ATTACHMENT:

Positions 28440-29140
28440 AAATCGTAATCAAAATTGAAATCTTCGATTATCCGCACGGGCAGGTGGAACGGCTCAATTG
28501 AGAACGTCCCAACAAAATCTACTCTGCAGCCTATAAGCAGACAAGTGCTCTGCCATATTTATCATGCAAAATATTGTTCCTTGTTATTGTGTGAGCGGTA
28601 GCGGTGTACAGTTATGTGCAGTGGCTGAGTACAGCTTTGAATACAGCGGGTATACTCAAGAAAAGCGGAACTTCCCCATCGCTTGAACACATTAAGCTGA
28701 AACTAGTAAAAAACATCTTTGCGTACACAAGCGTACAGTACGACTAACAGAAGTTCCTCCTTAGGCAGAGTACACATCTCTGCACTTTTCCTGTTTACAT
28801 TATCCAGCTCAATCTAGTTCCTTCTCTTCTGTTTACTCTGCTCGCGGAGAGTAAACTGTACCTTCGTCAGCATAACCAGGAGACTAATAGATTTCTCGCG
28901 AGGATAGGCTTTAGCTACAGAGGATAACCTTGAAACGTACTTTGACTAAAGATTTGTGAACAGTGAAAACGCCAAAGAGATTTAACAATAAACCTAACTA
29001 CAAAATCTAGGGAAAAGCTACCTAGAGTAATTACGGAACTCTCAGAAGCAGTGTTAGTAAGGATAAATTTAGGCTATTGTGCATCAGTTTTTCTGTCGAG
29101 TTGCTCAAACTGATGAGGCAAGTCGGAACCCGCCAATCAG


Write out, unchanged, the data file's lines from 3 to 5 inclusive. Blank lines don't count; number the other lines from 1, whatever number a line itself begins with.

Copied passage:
28501 AGAACGTCCCAACAAAATCTACTCTGCAGCCTATAAGCAGACAAGTGCTCTGCCATATTTATCATGCAAAATATTGTTCCTTGTTATTGTGTGAGCGGTA
28601 GCGGTGTACAGTTATGTGCAGTGGCTGAGTACAGCTTTGAATACAGCGGGTATACTCAAGAAAAGCGGAACTTCCCCATCGCTTGAACACATTAAGCTGA
28701 AACTAGTAAAAAACATCTTTGCGTACACAAGCGTACAGTACGACTAACAGAAGTTCCTCCTTAGGCAGAGTACACATCTCTGCACTTTTCCTGTTTACAT